THE BLOG

Food Banks Are Far More Than a Response to the Recession Crisis

02/01/2015 17:09 GMT | Updated 04/03/2015 10:59 GMT

It began with a BBC Panorama programme in early 2014. It has ended with an All Party Parliamentary report just before Christmas. From start to finish, 2014 became the year in which it has become clear that food banks are far more than a response to a crisis occasioned by the recent recession. Even as the economy grows and employment with it, the number of those presenting with genuine food poverty in Britain continues itself to grow, and rapidly. What's going on?

Firstly, the capacity of poorer households to respond to relatively modest capital expenditure has been greatly weakened by their static incomes but 30% rise in combined food, fuel and housing costs over the last decade. They no longer have the means to save the small amounts needed to buy the next size of children's school shoes, or replace the car tyre needed to get to a job with unsocial hours. Secondly, the escalation of sanctions and delays in the Benefits system leaves increasing numbers without a reliable weekly basic income.

This is not a scenario in which food banks will be going away in a hurry. So where are they going? And what might we do in 2015 to help them reach as good a destination as possible?

Food banks are going further. It's rare now that I turn up in a church in my Diocese of Manchester on a Sunday and don't see evidence of one. They are reaching into every town and suburb. The geographical challenge is can we make them accessible to those in more rural parts of the country? Rural poverty may be more hidden than its urban sibling but it is as stark. The opportunities to access support, and to find work, are reduced by the costs and complexities of travel.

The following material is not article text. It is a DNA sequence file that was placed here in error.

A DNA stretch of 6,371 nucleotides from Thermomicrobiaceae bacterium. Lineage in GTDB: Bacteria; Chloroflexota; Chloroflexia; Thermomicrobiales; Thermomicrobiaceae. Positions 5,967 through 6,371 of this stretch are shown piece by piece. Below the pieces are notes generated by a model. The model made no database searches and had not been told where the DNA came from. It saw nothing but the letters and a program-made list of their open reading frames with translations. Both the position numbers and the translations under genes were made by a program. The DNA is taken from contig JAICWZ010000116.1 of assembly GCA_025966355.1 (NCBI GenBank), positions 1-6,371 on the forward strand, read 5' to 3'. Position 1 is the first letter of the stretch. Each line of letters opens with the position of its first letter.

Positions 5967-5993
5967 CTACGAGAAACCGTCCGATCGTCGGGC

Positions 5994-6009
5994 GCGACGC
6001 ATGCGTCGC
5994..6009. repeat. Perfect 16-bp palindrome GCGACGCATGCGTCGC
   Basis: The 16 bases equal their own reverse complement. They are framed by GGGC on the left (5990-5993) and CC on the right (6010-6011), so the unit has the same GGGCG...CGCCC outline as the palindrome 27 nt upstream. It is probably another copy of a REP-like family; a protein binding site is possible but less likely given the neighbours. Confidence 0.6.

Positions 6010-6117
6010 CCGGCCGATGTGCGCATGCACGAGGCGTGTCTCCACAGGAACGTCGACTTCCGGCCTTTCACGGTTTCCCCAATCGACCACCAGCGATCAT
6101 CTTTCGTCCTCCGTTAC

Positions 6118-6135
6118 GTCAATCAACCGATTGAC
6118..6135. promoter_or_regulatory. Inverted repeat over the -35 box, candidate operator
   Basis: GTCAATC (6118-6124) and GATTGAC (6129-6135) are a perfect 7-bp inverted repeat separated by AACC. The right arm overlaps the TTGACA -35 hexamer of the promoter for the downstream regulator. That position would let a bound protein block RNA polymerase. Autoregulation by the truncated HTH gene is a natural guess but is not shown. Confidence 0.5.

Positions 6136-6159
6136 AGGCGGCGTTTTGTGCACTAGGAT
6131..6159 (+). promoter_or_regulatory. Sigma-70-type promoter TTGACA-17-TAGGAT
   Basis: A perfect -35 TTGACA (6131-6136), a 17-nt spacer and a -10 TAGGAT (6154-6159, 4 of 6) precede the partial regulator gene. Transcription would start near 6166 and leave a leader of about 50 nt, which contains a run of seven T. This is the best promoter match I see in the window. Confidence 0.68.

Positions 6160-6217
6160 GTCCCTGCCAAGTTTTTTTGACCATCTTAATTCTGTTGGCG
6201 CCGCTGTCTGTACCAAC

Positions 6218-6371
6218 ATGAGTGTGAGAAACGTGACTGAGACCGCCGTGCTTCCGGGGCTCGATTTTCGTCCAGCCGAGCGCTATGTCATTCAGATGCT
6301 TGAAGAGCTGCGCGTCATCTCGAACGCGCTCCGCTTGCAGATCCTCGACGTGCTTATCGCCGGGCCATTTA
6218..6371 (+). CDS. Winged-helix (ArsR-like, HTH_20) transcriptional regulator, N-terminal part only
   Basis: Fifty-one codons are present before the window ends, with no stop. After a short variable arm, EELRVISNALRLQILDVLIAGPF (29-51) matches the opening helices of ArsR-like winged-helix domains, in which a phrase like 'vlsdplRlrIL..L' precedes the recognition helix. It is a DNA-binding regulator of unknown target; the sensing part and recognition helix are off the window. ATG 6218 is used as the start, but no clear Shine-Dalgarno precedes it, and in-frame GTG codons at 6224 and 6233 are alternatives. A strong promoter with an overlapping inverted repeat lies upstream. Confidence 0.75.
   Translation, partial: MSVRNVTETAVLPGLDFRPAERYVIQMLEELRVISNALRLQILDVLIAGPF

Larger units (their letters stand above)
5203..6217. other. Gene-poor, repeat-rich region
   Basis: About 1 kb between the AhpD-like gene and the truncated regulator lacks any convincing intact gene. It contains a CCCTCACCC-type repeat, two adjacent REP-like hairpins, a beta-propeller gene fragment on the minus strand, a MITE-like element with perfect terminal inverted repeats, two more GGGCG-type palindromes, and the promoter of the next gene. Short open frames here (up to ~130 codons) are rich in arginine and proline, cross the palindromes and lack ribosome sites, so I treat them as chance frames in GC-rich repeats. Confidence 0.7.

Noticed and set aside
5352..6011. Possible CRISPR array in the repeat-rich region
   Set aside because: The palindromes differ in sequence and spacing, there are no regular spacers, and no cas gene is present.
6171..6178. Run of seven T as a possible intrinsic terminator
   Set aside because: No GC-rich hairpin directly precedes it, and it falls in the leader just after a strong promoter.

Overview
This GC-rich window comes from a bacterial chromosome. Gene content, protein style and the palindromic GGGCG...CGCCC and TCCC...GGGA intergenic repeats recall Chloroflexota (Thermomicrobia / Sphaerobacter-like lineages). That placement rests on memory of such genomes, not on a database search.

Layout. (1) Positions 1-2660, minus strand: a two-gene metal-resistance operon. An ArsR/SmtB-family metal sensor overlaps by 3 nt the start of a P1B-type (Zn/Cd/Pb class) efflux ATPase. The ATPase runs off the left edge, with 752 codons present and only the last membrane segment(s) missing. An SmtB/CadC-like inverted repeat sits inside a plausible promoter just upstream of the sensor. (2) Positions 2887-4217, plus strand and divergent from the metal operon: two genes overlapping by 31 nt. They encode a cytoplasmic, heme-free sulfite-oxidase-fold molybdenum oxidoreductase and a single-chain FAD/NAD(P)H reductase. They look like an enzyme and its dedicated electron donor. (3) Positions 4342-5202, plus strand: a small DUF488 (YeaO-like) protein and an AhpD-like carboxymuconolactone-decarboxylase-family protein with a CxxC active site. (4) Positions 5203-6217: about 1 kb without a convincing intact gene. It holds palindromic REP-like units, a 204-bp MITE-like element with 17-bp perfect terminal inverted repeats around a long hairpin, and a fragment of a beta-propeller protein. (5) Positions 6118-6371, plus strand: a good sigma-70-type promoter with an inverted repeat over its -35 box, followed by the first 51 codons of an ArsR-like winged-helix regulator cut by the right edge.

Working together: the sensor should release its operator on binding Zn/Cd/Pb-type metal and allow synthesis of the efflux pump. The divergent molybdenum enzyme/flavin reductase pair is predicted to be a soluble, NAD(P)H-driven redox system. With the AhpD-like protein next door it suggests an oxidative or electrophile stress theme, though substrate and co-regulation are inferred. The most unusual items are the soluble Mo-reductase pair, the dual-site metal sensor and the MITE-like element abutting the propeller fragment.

Food banks are going wider. They are gaining support from sectors of society well beyond the Christian churches which provide the backbone of their leadership. Many now directly receive aid from the local authorities in whose areas they work. They have been remarkably successful in attracting people to volunteering who have little previous history of engaging with projects to combat UK poverty. These volunteers are themselves being changed by the people they meet and the stories they hear. Some are drawn by their experiences to engage more deeply with the faith tradition they come from. My question is how can we harness their developing skills and energies in further ways, to strengthen the battle against poverty?

Food banks are going deeper. The level of humiliation involved in approaching a food bank must never be underestimated, but because they are not tainted by being part of the state system, food banks are approachable by many who are fearful of engaging with it. In consequence they are becoming a "gateway" service. Those who visit them can be provided with much more than the wherewithal to make a meal. Food bank customers can be helped to understand, respond to and challenge a disallowal of benefits. They can receive assistance in managing debt, financial planning and budgeting, and be directed towards credit unions, or other forms of emergency finance, with less punitive interest payments than the alternatives. The question is of how much can be piggybacked onto the core service of free food without damaging the ethos and accessibility of individual schemes?

Food banks arise naturally, in local communities. They grow further, wider and deeper in response to local circumstances. Yet how they face up to the common questions and opportunities this growth brings, and which I have tried to explore here, will determine the shape and healthy of the whole movement through 2015.